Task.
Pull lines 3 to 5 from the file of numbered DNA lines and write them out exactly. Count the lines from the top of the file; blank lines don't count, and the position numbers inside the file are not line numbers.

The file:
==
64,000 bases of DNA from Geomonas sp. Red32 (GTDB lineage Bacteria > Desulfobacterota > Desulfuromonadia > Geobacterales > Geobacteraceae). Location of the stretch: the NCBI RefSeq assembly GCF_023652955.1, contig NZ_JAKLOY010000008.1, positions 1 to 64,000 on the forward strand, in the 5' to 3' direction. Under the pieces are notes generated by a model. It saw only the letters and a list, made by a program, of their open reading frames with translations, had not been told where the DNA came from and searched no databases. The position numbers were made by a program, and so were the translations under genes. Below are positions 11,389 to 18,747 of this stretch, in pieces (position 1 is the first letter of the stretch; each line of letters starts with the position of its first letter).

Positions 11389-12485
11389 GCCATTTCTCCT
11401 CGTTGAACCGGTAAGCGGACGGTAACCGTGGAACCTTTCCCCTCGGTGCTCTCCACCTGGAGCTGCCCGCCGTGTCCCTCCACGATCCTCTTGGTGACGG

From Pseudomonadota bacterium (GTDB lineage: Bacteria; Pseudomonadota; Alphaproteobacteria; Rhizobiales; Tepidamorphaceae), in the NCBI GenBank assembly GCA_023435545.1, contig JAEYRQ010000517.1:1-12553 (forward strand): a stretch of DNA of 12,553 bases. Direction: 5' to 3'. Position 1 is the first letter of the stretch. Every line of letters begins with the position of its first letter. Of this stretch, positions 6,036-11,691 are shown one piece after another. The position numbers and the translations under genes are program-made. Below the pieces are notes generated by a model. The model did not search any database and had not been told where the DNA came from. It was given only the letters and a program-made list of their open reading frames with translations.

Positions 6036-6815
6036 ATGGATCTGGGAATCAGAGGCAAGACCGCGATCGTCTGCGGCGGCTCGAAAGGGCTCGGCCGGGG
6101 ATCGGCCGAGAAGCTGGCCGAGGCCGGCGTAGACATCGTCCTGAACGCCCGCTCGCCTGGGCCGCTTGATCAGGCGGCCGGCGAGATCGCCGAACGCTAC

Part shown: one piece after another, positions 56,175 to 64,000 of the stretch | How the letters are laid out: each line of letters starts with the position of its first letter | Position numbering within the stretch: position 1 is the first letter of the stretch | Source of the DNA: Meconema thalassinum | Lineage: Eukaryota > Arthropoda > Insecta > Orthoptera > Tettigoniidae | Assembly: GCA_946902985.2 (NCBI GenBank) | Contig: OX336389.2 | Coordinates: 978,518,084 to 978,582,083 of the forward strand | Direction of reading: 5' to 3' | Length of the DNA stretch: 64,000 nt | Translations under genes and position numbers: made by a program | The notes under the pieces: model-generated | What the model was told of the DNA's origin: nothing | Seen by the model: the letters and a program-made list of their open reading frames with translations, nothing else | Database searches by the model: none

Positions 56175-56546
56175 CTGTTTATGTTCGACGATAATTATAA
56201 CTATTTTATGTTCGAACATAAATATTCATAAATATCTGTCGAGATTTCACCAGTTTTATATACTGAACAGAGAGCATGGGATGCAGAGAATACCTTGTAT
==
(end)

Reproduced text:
11389 GCCATTTCTCCT
11401 CGTTGAACCGGTAAGCGGACGGTAACCGTGGAACCTTTCCCCTCGGTGCTCTCCACCTGGAGCTGCCCGCCGTGTCCCTCCACGATCCTCTTGGTGACGG

From Pseudomonadota bacterium (GTDB lineage: Bacteria; Pseudomonadota; Alphaproteobacteria; Rhizobiales; Tepidamorphaceae), in the NCBI GenBank assembly GCA_023435545.1, contig JAEYRQ010000517.1:1-12553 (forward strand): a stretch of DNA of 12,553 bases. Direction: 5' to 3'. Position 1 is the first letter of the stretch. Every line of letters begins with the position of its first letter. Of this stretch, positions 6,036-11,691 are shown one piece after another. The position numbers and the translations under genes are program-made. Below the pieces are notes generated by a model. The model did not search any database and had not been told where the DNA came from. It was given only the letters and a program-made list of their open reading frames with translations.